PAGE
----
I once attended an Awards ceremony and was photographed far more than my male companion. He later mused that he believed it was because “women get to wear stunning gowns, while men are restricted by the standard tuxedo, so women are bound to be photographed more.”
After soothing his bruised ego, I began to consider whether women really were more fortunate for having such an array of choice, or if men were truly the blessed ones as they do not need to concern themselves with buying or borrowing a different couture dress for every awards ceremony.
As a man, you can spend $1500 on a suit, the favorites being Hugo Boss, John Varvatos and Dolce & Gabbana. You can wear that same suit again and again, perhaps occasionally spicing it up with a new pair of shiny shoes, sparkling cuff links or an eye-catching waistcoat. Considering I have been known to spend over $100,000 on a dress, and then some on jewels, it made me seriously consider:
If I only had to spend $2000 on my awards ceremony attire, I would have saved millions of dollars by now. This is clearly why I follow a career in fashion and not finance. I am truly on the fence as to how I would feel having only one special suit. Naturally after ensuring that it fits perfectly, I have imagined all the amazing ties I would wish to try and what my signature look would be.
To get inside the mind of the men who frequent the red carpet, I interviewed several friends, all of whom being actors or in the film industry in some way, have walked the walk many times, and I was most surprised by the diversity of the responses I received.
It was clear that most actors under the age of 30 had no understanding of what the classic handkerchief was actually used for. Just to be clear, the silk handkerchief that is often seen poking out of the left breast pocket, was originally carried by a gentleman to hand to a lady if she began to cry; for wiping the lone tear from her made up face at a wedding, for when she cried during a romantic movie or for when emotions got the better of her during an acceptance speech (perhaps even her own).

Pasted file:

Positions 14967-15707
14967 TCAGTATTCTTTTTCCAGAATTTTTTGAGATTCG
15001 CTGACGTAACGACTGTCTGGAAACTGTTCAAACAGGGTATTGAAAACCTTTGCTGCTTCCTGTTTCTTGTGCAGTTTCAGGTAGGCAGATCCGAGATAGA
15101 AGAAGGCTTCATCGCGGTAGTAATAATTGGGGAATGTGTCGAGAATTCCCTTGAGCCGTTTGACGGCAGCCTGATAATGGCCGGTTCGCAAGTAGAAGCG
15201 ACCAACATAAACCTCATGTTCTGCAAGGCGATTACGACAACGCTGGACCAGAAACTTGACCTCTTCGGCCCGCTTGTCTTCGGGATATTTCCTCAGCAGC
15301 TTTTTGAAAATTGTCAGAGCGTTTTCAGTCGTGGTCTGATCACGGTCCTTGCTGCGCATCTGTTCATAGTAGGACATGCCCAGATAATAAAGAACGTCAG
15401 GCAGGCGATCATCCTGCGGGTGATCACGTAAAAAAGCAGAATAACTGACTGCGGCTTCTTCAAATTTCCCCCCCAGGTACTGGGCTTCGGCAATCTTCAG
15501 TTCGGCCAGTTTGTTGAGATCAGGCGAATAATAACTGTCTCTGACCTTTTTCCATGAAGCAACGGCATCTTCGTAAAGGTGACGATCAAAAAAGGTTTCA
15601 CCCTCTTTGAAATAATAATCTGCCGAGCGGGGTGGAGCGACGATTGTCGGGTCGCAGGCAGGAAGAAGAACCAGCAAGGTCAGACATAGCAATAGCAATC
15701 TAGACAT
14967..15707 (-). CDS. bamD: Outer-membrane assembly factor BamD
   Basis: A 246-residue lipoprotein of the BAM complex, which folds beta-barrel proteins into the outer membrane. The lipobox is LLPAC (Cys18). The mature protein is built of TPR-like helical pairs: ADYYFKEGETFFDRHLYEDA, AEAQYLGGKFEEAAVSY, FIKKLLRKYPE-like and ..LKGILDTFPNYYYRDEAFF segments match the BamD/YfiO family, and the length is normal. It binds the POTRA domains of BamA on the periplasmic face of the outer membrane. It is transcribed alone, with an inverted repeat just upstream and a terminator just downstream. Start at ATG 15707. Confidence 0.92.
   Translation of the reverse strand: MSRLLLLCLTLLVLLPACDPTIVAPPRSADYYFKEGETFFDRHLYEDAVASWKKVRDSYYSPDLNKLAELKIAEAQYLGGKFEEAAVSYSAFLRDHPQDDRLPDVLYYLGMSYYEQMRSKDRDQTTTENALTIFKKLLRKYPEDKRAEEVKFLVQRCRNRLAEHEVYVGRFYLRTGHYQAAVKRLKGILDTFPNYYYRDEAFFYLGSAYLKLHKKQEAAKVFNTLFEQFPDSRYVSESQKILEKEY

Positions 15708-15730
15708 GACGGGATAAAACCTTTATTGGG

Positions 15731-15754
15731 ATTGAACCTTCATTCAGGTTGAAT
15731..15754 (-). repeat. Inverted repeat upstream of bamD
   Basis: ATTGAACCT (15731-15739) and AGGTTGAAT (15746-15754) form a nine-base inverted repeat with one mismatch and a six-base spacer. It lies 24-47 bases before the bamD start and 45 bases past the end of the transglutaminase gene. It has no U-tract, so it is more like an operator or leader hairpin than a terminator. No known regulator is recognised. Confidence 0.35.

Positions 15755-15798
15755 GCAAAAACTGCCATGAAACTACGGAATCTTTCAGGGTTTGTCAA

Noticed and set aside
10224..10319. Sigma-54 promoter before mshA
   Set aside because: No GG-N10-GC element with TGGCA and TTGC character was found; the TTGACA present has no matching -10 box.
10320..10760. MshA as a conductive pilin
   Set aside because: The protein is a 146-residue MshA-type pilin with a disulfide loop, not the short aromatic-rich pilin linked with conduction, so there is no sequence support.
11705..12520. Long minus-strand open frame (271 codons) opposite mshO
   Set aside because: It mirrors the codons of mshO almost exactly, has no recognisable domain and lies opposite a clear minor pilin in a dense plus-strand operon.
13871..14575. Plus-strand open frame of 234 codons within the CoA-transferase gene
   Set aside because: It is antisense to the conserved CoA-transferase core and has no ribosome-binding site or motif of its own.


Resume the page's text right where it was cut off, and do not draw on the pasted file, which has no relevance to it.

The handkerchief is not for your own usage, nor is it meant to catch a sneeze… Modern men have too often been known to feel awkward when a girl starts to cry, particularly in public, yet if they had a pretty piece of cloth to hand to their lady on such an occasion, I guarantee they would feel a hundred feet tall and very useful indeed. Furthermore, it is not an outdated look. On the contrary, I find it a sexy and stylish touch for a gentleman’s suit. You might not be Johnny Depp, but you will be a step closer style wise, if you have a silky cream triangle popping out of your top pocket. Add a classic pocket watch and chain to your look and you have dramatically set yourself apart from the standard tuxedo.
I am also partial to a sensual silk scarf around a man’s neckline. It reminds me of a charismatic Jon Voight. Many young actors do not see the point of the silk scarf, or believe it to look pretentious, yet they were the same boys who said they would love to walk the carpet with Angelina Jolie. Ironic that the first man to do so was in fact, Jon Voight.
On the positive side, it was refreshing to hear how men are beginning to factor beauty treatments into their preparation ritual with far more regularity than I have known before. From facials to tanning treatments to manicures and visiting the barber salon for a haircut and a professional shave, this certainly decreases the gap from the average 30 to 40 minutes it takes a man to get ready to the several hours it takes most women.